Alternative flame retardant increases fat cells and decreases bone cells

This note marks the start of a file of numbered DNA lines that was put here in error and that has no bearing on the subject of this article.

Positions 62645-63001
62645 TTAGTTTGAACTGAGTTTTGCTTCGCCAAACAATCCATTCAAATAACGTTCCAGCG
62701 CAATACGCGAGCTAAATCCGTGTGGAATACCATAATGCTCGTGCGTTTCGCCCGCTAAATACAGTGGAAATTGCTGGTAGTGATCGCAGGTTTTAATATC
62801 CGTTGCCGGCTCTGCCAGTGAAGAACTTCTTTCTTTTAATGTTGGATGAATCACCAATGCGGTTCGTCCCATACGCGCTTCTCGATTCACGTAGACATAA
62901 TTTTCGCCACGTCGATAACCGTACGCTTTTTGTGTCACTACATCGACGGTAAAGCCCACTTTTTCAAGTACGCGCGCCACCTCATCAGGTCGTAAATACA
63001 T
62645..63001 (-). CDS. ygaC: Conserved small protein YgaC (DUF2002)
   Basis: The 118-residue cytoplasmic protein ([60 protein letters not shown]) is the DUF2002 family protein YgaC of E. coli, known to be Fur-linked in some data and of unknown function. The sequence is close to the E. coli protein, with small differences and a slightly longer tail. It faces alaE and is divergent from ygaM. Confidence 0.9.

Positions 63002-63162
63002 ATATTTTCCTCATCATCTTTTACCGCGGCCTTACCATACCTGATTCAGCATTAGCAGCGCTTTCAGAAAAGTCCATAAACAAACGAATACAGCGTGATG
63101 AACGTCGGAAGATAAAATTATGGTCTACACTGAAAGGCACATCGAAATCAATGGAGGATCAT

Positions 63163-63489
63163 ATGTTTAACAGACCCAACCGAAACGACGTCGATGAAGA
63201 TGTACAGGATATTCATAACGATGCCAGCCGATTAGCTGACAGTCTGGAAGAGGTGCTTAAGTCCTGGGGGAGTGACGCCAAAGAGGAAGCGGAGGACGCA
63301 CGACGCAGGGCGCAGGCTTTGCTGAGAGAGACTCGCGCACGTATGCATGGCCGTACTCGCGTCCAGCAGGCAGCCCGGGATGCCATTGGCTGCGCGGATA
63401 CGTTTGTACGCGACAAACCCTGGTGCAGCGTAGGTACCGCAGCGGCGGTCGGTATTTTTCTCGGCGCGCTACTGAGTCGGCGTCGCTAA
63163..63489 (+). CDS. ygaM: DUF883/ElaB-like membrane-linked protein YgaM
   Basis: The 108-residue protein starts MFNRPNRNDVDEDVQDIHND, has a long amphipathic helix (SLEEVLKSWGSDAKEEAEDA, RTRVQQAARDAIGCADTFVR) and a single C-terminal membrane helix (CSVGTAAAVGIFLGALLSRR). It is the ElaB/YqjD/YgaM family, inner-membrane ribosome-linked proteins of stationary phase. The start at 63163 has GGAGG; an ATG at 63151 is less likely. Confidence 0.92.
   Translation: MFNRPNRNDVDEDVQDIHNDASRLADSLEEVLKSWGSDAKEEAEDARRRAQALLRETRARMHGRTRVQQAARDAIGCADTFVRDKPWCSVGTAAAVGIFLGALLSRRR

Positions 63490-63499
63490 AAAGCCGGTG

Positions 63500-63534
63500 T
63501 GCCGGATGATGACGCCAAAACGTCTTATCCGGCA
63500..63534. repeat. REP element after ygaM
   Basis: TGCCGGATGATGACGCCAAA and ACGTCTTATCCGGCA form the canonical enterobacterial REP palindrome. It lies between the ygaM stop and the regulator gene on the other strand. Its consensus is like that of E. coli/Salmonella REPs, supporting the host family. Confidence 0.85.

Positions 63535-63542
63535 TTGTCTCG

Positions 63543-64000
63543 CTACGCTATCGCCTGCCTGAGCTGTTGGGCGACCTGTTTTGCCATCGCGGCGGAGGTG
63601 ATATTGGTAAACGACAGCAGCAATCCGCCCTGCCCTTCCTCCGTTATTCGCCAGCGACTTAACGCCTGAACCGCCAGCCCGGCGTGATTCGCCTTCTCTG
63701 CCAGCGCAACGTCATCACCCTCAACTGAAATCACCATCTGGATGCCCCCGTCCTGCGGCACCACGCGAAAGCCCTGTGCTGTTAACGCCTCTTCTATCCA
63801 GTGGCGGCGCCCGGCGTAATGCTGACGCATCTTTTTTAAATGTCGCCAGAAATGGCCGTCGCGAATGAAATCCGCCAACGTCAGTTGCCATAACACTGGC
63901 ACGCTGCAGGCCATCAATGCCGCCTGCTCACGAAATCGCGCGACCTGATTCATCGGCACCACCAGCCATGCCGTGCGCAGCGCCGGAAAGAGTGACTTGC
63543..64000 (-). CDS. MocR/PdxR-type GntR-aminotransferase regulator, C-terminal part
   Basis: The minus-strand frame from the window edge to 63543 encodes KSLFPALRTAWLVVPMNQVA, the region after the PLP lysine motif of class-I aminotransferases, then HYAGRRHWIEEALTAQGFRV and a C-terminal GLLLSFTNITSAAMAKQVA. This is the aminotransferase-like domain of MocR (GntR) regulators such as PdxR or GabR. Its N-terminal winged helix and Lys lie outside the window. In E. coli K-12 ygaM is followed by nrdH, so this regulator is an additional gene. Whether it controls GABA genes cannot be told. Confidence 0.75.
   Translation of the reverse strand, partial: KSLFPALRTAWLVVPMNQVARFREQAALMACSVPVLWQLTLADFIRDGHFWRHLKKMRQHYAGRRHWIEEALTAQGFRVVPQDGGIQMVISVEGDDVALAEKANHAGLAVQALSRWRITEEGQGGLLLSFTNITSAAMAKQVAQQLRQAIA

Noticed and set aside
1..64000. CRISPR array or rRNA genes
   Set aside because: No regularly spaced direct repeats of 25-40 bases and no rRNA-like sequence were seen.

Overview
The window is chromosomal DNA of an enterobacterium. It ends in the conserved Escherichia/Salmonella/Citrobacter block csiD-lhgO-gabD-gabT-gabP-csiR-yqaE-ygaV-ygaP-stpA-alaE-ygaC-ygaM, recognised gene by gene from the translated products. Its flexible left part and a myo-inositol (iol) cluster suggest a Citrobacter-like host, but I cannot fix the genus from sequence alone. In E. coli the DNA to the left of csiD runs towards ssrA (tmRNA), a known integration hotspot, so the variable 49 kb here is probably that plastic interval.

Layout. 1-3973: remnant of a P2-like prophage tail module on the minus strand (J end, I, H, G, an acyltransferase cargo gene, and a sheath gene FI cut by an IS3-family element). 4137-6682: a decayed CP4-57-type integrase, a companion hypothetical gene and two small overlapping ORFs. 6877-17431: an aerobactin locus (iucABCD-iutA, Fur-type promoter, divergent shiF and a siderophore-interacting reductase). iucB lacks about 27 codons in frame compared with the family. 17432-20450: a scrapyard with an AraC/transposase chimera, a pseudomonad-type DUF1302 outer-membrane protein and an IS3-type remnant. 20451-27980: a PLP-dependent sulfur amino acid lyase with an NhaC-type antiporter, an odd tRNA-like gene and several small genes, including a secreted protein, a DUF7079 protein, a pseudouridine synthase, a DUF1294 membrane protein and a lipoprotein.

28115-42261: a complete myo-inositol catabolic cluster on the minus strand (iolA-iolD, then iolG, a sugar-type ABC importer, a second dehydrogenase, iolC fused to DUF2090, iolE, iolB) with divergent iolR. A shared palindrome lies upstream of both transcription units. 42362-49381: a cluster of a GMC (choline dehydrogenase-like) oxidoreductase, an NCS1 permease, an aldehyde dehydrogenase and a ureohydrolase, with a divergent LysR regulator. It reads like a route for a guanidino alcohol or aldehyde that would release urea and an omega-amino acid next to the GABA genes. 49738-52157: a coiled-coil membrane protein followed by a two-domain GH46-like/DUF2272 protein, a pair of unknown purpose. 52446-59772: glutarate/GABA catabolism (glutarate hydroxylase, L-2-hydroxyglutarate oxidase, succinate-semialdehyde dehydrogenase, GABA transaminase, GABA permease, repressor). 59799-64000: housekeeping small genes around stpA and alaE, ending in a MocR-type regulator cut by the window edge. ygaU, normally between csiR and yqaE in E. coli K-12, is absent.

The flame retardants known as pentaBDEs were phased out in 2004 due to health concerns that created a market for new alternatives. Firemaster*500 has largely filled this gap. However, recent research has suggested that exposure to the flame retardant is linked to a variety of problems in rats including increased anxiety, obesity and early puberty. A recent study conducted by researchers at Boston University and Duke University has found that an ingredient in Firemaster*500—triphenyl phosphate (TPP)—interacts with a protein stimulating fat cell development while simultaneously suppressing the development of bone cells, suggesting that exposure may be linked to both obesity and osteoporosis in humans. Indoor exposure routes for children were also estimated. Results suggest that the majority of flame retardant exposure in children under three years of age was by mouth, with inhalation and absorption through the skin lesser but still significant routes.